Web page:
“Everything here is massive!” was the recurrent thought as we explored Gwalior fort. First the colossal Jaina sculptures, then the monuments within the fort, and now the temples. They are impressive at first glance by their sheer size, but looking closer, there are so many intricate details on the smallest scale that amazement turns to awe at the talent and artisan-ship of those who built them. There are two such huge temples on the hill, both part of the Gwalior fort – the so-called Sas-Bahu temples and the Teli ka Mandir, both of which have interesting sources for their names!
The Sas-Bahu or Sahastra-bahu Temples
The Sas-Bahu temples are so called, because in local lore, they were built by mother-in-law and daughter-in-law. However, the name is believed to be a corruption of the word “Sahastra-bahu”, the original name for the bigger temple. The deity inside the temple is also disputed. While most believe that the idol depicted Vishnu with a thousand arms (Sahastra – thousand, bahu – arms), it has also been suggested that it might have been the temple of a local cult, deifying Kartyaveerarjuna (from the story of Parasurama), who was called Sahastrabahu since he had a thousand arms. There are also suggestions that the temple might originally have been a Jain one!
|The temple, as seen from the side.|
The temple is said to have been built in 1092 by King Mahipala of the Kacchapaghata dynasty. It is believed that his wife was an ardent devotee of Vishnu, and that she initiated the construction of the temple. Later, her daughter-in-law, who was a devotee of Shiva, built a smaller replica of the temple by its side, with the only difference being the deity in the sanctum! Thus, the temples came to be known as those built by mother-in-law and daughter-in-law, and the name ‘Sas-bahu’ soon replaced ‘Sahastrabahu’ in collective memory!
We were tired by the time we arrived at these temples, and were only able to explore the bigger one. While the temple is still intact, most of the sculptures are broken, and their faces hacked off. According to what I read, only a part of the defacement has been willful, and the rest is due to weathering. Also, the temple has been heavily restored at some point of time.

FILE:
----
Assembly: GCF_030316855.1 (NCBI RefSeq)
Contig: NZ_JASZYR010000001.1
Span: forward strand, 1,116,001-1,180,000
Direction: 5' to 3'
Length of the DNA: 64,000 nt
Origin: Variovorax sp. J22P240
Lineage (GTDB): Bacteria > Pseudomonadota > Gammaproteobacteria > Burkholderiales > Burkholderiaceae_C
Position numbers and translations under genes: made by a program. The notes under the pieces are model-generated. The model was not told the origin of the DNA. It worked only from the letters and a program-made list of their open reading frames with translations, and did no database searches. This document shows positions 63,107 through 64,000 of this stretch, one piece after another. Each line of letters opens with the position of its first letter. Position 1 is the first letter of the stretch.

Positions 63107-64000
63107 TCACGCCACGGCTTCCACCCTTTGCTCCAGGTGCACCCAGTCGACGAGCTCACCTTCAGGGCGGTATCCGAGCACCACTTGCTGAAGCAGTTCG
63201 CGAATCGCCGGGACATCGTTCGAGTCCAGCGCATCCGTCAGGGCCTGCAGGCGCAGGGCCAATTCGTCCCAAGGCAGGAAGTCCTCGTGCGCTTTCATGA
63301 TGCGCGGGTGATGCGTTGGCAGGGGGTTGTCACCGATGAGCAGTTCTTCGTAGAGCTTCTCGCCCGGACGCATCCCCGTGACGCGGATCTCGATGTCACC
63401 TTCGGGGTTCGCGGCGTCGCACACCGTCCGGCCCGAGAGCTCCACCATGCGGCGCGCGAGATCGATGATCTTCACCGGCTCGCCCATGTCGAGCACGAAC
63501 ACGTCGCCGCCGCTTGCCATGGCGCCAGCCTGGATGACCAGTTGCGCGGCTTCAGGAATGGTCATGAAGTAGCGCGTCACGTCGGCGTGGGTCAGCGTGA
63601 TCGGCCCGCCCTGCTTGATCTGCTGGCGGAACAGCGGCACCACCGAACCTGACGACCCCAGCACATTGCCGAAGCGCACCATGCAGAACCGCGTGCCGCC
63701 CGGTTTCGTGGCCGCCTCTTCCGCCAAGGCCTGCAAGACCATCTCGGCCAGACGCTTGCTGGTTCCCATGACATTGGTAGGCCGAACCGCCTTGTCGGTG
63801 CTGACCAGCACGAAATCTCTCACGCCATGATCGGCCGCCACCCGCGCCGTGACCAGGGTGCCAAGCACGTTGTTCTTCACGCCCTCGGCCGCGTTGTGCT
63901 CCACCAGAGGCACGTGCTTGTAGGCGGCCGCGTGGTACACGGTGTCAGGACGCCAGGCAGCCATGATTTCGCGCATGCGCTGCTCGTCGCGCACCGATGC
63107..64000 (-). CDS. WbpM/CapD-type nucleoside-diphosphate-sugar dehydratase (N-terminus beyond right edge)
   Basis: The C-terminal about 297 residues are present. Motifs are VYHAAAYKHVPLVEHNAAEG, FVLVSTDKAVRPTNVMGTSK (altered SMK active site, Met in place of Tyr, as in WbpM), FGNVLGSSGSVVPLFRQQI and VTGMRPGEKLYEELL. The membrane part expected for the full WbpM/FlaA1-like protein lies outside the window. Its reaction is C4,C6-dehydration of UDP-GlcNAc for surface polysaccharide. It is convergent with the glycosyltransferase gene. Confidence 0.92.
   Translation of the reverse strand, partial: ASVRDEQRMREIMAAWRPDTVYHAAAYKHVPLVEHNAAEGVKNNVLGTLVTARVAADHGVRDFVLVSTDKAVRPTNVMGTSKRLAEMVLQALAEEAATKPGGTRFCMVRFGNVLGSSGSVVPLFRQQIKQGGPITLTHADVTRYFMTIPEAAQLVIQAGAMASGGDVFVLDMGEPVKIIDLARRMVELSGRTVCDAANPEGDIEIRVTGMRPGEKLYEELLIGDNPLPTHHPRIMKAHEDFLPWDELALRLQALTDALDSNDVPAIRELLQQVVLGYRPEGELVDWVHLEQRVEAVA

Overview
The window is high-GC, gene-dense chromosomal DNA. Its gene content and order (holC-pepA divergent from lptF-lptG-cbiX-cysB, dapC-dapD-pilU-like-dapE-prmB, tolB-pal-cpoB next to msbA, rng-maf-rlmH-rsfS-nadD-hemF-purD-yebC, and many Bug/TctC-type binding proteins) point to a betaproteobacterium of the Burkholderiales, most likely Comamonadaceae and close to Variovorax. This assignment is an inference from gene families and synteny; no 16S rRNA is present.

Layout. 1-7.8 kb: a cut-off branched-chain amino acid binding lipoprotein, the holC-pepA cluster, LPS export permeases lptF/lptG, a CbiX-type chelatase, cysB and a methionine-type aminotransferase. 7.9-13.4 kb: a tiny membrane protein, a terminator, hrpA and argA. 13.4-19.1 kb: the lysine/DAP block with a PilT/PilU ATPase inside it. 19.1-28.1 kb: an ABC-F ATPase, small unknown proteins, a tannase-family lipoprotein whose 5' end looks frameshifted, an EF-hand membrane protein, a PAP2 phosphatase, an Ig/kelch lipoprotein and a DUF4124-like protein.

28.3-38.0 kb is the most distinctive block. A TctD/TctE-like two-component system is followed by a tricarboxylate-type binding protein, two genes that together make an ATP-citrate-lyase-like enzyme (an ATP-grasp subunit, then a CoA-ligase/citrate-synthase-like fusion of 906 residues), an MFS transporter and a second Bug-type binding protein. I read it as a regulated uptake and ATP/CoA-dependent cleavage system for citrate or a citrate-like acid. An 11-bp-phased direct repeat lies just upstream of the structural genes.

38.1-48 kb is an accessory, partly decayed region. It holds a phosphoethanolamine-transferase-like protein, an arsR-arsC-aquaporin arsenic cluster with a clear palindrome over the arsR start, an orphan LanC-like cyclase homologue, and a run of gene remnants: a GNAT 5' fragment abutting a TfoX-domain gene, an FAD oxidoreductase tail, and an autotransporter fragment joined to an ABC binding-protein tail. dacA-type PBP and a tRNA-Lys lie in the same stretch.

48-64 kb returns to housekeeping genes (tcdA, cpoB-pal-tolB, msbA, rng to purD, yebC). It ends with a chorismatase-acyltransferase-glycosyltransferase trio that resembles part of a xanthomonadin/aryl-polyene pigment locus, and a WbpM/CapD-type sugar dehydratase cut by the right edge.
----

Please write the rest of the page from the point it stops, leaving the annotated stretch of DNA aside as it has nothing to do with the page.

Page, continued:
For Samhith, the best part of the temple was the curved decoration at the entrance, flanking the steps. It was just perfect for him to slide down, and a lot more interesting than the sculptures, with their faces destroyed and empty sanctum.
I was, however, stunned by the detail and elegance of the figures on the pillars, and on the lintels.
These are the figures on the pillars flanking the entrance.
|On the pillar to the right side of the entrance, the figures are mutilated, so difficult to identify. The figure on the left holds a spear. Could it be Kartikeya?|
This is the lintel of the main entrance, where the figures are easier to identify.
The positions of these figures clearly indicate that this must have been a temple of Vishnu. More interesting however, is the manner in which all three deities have been depicted, with their consorts on their laps, in the position Uma and Maheshwara are usually seen in!
Every inch of stone seems to have been carved, like the base of the door frame....
|Notice the Ganesha (left) and Bhairava (right) carved into the base of this doorway!|
The lintels over the doorways of the main sanctum as well as other smaller shrines have the most interesting depictions!!
|Lintel of sanctum doorway.It is almost a replica of the main doorway, except that the gods are without their consorts! |
The Navagrahas are also clearer here.
Notice the panel above it, which depicts the Saptamaktrikas
|A panel of Navagrahas over another shrine. Notice the detailing of the seven planets, starting with the sun on the left. On the right are Rahu - the snake (above) and Ketu - the head (below)|